Piotr Kulpinski

Supercharge Your Number Inputs with Custom Step Sizes

Apr 26, 2024


The <input type="number"> element provides a convenient way to handle numeric input in web forms. You can set bounds with the min and max attributes, and users can press the up and down arrow keys to increment or decrement the value by the specified step size. However, what if you want to allow users to adjust the value using different step sizes?

By default, the step attribute not only determines the increment/decrement amount but also clips the value to the nearest multiple of the step. For example, if you have an input with a value of 5 and a step of 10, pressing the up arrow key will set the value to 10 (the nearest multiple of the step) instead of 15 (5 + 10).

How to build a better number input

In this article, we’ll explore how to enhance the functionality of number inputs to support custom step sizes. We’ll implement the following features:

Here’s a preview of what we’ll be building:

Let’s dive into the implementation!

Helper Functions

First, let’s define some utility functions that we’ll use throughout the implementation.

const parseNumericValue = (value?: string | number | null) => {
  if (value === undefined || value === null) return undefined
  const parsed = Number.parseFloat(value.toString())

  return Number.isNaN(parsed) ? undefined : parsed

The parseNumericValue function takes a value (which can be a string, number, or null) and parses it as a floating-point number. If the value is undefined or null, it returns undefined. If the parsing fails, it also returns undefined.

This function will be useful for parsing the min, max, step, and current value of the input elements.

const preciseRound = (value: number, decimals = 2) => {
  const factor = Math.pow(10, decimals)

  return Math.round((value + Number.EPSILON) * factor) / factor

The preciseRound function rounds a number to a specified number of decimal places. It uses the Number.EPSILON constant to handle floating-point precision issues.

const keepNumberInRange = (value: number, min?: number, max?: number) => {
  if (min !== undefined && max !== undefined) {
    return Math.min(Math.max(value, min), max)
  if (min !== undefined) {
    return Math.max(value, min)
  if (max !== undefined) {
    return Math.min(value, max)

  return value

The keepNumberInRange function ensures that a given number stays within the specified min and max bounds. I like to use reusable utility functions like this to keep the code clean and maintainable.

Implementing the Key Up Handler

Here’s the main event handler function that will be called when the user presses the up or down arrow keys on a number input:

import { KeyboardEvent } from "react"

const handleKeyUp = (e: KeyboardEvent<HTMLInputElement>) => {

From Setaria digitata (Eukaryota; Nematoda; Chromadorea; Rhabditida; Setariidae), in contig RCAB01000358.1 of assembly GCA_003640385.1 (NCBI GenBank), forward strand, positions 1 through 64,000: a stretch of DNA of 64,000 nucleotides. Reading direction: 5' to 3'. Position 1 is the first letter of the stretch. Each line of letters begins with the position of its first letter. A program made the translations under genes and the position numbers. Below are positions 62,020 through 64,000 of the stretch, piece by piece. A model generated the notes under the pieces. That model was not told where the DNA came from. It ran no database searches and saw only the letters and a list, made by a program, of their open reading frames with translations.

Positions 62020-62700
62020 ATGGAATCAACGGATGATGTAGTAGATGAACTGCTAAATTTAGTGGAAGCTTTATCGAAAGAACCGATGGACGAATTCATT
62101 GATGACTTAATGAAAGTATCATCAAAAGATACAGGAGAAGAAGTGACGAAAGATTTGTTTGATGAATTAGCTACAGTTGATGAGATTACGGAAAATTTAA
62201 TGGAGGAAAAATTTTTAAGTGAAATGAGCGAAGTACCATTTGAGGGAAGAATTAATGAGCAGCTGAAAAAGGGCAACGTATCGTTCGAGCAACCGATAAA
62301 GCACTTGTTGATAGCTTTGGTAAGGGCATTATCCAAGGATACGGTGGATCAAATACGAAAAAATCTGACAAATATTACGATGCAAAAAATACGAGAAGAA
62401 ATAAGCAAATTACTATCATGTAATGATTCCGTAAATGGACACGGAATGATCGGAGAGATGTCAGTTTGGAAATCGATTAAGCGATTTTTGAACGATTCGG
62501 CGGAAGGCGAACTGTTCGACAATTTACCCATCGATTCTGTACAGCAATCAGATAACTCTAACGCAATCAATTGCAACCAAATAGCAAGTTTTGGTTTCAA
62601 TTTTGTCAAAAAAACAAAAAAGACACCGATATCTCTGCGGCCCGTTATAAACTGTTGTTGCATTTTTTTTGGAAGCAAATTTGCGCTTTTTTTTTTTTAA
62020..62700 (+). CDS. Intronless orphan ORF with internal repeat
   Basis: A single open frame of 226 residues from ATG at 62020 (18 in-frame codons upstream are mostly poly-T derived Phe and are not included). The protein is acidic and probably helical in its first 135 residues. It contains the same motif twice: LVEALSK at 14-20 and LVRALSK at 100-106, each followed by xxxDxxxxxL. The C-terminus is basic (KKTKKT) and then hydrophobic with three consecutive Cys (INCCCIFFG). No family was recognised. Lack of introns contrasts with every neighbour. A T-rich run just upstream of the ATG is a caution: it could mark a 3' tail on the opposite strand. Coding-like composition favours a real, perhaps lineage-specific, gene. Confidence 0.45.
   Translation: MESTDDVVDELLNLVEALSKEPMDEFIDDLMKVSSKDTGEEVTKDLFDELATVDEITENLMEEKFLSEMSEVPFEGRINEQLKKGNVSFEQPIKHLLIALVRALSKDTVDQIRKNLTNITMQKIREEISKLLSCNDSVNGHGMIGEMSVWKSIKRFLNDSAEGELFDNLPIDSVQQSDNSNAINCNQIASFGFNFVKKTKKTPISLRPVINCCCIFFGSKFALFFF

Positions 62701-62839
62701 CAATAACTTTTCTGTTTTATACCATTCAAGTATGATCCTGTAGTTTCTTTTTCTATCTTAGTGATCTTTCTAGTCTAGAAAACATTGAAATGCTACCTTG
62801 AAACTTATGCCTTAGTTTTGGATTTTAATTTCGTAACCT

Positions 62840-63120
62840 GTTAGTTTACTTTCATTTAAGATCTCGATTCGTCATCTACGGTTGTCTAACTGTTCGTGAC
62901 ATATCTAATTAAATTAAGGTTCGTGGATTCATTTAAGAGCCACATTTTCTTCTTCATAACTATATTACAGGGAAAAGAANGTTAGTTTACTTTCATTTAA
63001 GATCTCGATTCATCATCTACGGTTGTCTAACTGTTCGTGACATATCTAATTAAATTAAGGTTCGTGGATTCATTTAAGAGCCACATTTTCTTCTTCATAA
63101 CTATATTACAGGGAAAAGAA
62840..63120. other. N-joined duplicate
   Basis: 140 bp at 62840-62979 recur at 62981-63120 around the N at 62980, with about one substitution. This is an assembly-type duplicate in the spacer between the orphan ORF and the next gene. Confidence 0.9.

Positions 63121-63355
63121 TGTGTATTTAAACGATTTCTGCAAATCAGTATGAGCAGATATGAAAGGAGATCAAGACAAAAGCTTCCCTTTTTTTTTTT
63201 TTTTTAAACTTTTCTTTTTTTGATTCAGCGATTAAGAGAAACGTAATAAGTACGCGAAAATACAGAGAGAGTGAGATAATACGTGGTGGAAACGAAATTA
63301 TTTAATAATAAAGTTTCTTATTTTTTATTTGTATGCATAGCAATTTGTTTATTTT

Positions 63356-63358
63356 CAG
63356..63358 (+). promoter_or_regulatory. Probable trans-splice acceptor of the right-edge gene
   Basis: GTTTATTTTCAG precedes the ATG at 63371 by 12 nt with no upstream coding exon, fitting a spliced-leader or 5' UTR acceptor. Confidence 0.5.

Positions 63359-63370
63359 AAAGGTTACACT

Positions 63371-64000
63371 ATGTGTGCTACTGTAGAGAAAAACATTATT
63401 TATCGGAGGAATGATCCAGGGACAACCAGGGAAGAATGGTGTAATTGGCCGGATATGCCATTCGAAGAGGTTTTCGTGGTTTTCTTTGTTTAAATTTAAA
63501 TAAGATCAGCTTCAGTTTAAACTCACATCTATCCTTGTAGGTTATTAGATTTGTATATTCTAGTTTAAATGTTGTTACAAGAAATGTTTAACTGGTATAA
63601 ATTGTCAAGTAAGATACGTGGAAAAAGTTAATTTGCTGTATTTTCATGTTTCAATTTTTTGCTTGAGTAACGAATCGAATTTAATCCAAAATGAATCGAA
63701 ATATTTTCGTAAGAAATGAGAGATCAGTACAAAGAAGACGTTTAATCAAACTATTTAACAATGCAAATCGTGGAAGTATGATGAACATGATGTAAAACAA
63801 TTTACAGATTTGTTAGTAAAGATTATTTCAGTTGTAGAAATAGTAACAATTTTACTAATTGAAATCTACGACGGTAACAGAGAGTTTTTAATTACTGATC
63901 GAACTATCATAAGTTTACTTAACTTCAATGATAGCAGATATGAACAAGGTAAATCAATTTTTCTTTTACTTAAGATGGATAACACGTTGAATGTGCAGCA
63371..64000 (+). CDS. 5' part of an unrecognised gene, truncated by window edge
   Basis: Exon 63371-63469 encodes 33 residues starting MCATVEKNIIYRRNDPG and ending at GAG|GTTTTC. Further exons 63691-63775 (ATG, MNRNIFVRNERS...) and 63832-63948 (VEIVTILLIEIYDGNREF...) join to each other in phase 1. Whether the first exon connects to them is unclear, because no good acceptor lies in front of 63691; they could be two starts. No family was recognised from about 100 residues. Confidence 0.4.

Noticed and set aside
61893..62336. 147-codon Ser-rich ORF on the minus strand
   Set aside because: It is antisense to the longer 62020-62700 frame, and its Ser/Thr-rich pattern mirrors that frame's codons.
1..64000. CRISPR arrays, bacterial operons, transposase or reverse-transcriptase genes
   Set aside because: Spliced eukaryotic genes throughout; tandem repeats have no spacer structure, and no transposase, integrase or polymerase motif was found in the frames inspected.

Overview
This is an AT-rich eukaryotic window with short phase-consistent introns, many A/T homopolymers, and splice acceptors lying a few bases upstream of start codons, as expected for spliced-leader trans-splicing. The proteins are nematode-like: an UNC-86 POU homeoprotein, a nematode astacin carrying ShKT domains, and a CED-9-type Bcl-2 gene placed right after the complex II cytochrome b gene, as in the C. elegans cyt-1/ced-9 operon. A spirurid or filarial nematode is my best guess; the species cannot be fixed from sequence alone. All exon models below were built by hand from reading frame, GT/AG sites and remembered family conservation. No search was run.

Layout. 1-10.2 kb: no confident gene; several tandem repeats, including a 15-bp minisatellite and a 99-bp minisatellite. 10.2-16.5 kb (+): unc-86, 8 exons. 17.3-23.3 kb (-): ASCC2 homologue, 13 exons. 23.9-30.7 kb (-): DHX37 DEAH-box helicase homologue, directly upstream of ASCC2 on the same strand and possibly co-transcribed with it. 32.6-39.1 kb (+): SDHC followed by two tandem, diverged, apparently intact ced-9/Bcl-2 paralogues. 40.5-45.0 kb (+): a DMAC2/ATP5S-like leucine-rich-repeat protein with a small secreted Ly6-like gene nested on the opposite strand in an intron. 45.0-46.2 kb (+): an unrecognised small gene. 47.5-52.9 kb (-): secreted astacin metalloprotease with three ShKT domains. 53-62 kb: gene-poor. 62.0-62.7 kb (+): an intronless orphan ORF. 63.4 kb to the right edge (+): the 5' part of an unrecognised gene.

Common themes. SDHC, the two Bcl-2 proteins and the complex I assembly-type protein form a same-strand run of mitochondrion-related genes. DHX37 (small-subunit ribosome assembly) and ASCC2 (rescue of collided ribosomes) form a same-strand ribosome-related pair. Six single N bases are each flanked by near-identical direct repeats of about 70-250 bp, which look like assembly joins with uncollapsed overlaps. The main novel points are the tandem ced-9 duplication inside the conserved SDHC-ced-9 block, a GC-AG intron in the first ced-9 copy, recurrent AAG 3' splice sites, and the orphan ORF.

if (!["ArrowUp", "ArrowDown"].includes(e.key)) {

  const target = e.currentTarget
  const direction = e.key === "ArrowUp" ? 1 : -1
  const min = parseNumericValue(target.getAttribute("min"))
  const max = parseNumericValue(target.getAttribute("max"))
  const step = parseNumericValue(target.getAttribute("step")) || 1
  const value = parseNumericValue(target.value) || min || 0
  const increment = step * (e.metaKey ? 100 : e.shiftKey ? 10 : e.altKey ? 1 / 10 : 1)

  const newValue = preciseRound(value + direction * Math.max(increment, 0.1), 2)

  if (newValue !== value) {
    target.value = keepNumberInRange(newValue, min, max)

// Usage: <input type="number" onKeyUp={handleKeyUp} />

Let’s break down the code:

  1. We check if the pressed key is either “ArrowUp” or “ArrowDown”. If not, we return early.
  2. We get the current target input element and determine the direction based on the pressed key (+1 for “ArrowUp”, -1 for “ArrowDown”).
  3. We parse the min, max, and step attributes of the input element using the parseNumericValue utility function.
  4. We parse the current value of the input using parseNumericValue or fallback to the min value or 0 if the input is empty.
  5. We calculate the increment based on the modifier keys: Ctrl/Cmd multiplies the step by 100, Shift multiplies it by 10, Alt divides it by 10, and the default is 1.
  6. We calculate the new value by adding the product of the direction and the increment to the current value, using the preciseRound utility function to handle floating-point precision.
  7. If the new value is different from the current value, we update the input value using the setInputValue function, ensuring it stays within the specified min and max range.
  8. Finally, we call e.preventDefault() to prevent the default browser behavior.

With this implementation, your number inputs will have the desired supercharged behavior, allowing users to quickly adjust values using different step sizes based on the modifier keys they press.

You can easily integrate this code into your project by attaching the handleKeyUp event handler to your number input elements.

Happy coding!

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